What You Get
The new generation Citroën C5 is sold in Australia only with diesel engines, in a choice of sedan or Tourer (wagon) and in two levels of trim, Comfort and Exclusive. All models are equipped with the marque’s unique hydro-pneumatic suspension. This latest C5 range is at once more elegant and lavishly equipped than its predecessor and is intended to compete with the BMW 3 Series.
Under The Hood
Engine choice is either a 2.0-litre four-cylinder turbodiesel which delivers a modest 100 kW of power and 320 Nm of torque or a twin turbo 2.7-litre V6 which makes 150 kW and 440 Nm of torque. Neither offers what could be described as sporting performance with even the V6 sedan taking almost 10 seconds to reach 100 km/h and the four-cylinder Exclusive wagon as tested requiring a long 13.5 seconds.
Fuel economy is slightly disappointing by modern diesel standard and this reflects the considerable weight of the C5. The test wagon weighed considerably more than 1700 kilograms. It proved difficult to bring consumption below 7.0 litres per 100 kilometres in mixed driving with a bias to the open road, suggesting the official figure of 7.2 is about right. What is impressive is the easy pulling power from very low rpm which suggests even the 2.0-litre wagon should tote a substantial load effortlessly. The bonnet itself is supported on a cheap stay rather than gas struts which are the norm in this price class.
Larger Citroëns have long been famed for their comfortable and spacious cabins and the new C5 continues this tradition. Beautifully trimmed leather seats, lots of rear legroom and a superbly finished load area are highlights. Good ergonomics and that interesting fixed hub steering wheel (like some English cars of the 1950s albeit far more attractive and loaded with controls) are highlights. Exclusive models get a fantastic wheel which mixes leather with brushed aluminium look chrome for a stylish and tactile combination. The overwhelming message is: Citroën.
Exterior & Styling
The previous C5 was a dumpy looking car without the grace of predecessors such as the XM and the famous DS. But this new one is sleek and distinctive, with nice detailing and smart alloy wheels – 18 X 8s on the Exclusive (with tyre pressure monitoring), 17 X 7 on the Comfort. The C5 is significantly larger than most cars it is intended to compete with, such as the Audi A4 and BMW 3 Series. (It is closer to a BMW 5 Series than a 3 Series.) This difference counts in the Citroën’s favour when it comes to the Tourer which will carry considerably more than its German rivals.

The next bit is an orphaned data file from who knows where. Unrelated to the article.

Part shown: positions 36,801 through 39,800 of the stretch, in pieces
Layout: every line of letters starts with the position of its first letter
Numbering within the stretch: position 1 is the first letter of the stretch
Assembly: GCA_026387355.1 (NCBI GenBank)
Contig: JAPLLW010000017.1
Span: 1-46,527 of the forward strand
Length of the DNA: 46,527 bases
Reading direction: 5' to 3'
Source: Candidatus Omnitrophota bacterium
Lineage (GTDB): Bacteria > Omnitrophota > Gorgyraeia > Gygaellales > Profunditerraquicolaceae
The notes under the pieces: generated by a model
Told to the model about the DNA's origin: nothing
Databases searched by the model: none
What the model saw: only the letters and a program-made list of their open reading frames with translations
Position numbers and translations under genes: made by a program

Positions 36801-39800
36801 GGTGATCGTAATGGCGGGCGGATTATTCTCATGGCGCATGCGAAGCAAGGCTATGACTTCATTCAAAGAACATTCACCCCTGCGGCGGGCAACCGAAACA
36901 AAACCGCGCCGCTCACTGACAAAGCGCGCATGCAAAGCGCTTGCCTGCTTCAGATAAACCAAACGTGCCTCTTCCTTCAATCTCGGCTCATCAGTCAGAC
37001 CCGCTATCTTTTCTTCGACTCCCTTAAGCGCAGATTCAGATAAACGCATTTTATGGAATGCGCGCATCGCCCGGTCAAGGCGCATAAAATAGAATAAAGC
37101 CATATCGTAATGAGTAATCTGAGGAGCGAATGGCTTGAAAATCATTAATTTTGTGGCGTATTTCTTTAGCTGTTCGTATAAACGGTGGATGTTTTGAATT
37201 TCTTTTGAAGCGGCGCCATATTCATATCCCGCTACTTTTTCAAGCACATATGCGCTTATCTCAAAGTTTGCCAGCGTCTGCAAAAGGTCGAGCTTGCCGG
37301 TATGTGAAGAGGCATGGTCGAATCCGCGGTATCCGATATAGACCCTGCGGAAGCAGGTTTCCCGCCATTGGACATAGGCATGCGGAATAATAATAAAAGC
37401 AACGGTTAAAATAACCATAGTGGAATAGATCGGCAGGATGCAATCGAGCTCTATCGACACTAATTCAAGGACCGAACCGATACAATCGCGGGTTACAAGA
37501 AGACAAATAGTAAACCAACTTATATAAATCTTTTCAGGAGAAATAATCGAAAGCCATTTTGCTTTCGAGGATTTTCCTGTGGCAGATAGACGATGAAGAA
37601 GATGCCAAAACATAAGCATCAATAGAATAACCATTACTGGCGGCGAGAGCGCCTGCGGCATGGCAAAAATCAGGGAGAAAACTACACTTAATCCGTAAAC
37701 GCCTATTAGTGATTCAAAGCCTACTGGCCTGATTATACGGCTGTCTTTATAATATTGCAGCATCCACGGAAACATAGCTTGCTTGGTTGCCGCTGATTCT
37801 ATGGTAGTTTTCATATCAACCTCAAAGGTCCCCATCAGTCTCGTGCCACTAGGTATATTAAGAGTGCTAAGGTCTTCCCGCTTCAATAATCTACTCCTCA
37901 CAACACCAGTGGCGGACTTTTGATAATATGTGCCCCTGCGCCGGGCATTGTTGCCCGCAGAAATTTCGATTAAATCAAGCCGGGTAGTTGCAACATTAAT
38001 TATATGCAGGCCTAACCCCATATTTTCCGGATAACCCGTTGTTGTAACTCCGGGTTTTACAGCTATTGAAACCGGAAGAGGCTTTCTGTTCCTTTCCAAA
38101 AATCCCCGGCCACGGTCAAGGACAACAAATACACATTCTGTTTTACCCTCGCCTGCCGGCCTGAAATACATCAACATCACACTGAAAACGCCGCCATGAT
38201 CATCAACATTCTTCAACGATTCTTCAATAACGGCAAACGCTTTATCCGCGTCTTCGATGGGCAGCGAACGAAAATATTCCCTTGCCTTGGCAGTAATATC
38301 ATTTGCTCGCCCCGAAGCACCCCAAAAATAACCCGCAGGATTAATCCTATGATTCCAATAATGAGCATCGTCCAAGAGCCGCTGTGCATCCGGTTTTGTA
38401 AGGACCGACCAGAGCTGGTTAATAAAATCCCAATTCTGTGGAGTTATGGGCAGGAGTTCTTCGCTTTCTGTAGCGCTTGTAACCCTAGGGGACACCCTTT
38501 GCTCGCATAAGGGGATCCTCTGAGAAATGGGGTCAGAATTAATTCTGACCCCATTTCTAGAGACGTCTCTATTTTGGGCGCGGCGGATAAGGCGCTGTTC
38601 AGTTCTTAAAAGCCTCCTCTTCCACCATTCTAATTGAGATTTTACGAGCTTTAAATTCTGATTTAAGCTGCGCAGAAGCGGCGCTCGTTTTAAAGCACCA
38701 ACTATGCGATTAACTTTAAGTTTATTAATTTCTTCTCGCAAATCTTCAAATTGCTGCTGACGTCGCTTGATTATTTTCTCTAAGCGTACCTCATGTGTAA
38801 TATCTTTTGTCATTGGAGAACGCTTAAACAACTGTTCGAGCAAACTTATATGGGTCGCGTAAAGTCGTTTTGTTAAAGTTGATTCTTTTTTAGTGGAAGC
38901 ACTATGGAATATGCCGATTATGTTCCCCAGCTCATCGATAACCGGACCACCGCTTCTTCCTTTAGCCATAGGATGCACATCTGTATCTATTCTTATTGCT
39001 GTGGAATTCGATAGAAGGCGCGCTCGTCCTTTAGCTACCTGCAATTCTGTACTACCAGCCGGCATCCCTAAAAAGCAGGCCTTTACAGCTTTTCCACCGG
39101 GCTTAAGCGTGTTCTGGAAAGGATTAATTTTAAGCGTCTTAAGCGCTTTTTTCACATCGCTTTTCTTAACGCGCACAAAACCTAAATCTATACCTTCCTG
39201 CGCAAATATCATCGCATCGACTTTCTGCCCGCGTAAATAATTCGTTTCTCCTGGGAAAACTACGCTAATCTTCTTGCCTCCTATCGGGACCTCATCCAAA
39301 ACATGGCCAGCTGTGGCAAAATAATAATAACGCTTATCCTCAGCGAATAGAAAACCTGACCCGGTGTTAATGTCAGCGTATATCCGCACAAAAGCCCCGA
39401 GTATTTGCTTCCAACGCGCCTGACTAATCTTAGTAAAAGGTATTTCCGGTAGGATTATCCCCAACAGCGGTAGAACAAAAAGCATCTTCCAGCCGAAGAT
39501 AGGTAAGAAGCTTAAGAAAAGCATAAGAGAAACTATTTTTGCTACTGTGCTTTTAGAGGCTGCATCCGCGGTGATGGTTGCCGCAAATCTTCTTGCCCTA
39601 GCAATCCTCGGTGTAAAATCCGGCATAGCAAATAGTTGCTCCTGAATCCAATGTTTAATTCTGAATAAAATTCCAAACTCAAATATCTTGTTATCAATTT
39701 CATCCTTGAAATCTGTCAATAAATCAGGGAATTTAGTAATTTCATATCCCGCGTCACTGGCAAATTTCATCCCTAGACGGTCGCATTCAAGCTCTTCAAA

On The Road
In all previous Citroën models thus equipped, the hydropneumatic suspension meant a magic carpet ride. But the new car has lost that because the engineers have tuned it for maximum handling. Frankly, the ride is quite firm at lower speeds and no better on the open road than a good conventional system.
If you expect this to mean that the C5 handles like a BMW, again there is disappointment. Cornering ability is good but not cutting edge. And the steering feel is somewhat vague, especially in comparison with a BMW.
The new C5 is more mainstream than its predecessor and drives accordingly. As a consequence it will not delight Citroën purists, even if it should exert more appeal to buyers looking for good looks, a plush cabin and a long list of standard features.
In terms of sheer value, the C5 is considerably ahead of the German models with which it is intended to compete. While the loss of much of the Citroën character won’t worry many of the target customers, it might deter some marque aficionados.
Priced at some $63K plus on-road costs, the C5 Exclusive Tourer looks quite dear compared with its stablemate, the Peugeot 407 SV HDi Touring which costs only $3000 more but adds the 2.7-litre twin turbo V6 engine. But the Citroën is more stylish. On price it is similar to the Audi A4 Avant in 2.0-litre petrol form, the Mercedes-Benz C220 CDI Classic Estate but undercuts the BMW 323i Touring by about $4000. It has more room for occupants and luggage than any of these and a longer list of useful standard items.
long list of standard features, safety, beautiful leather/chrome steering wheel on Exclusive model
dull steering feel, cheap and ill-fitting plastic piece on left side of dash, evidence of cost-cutting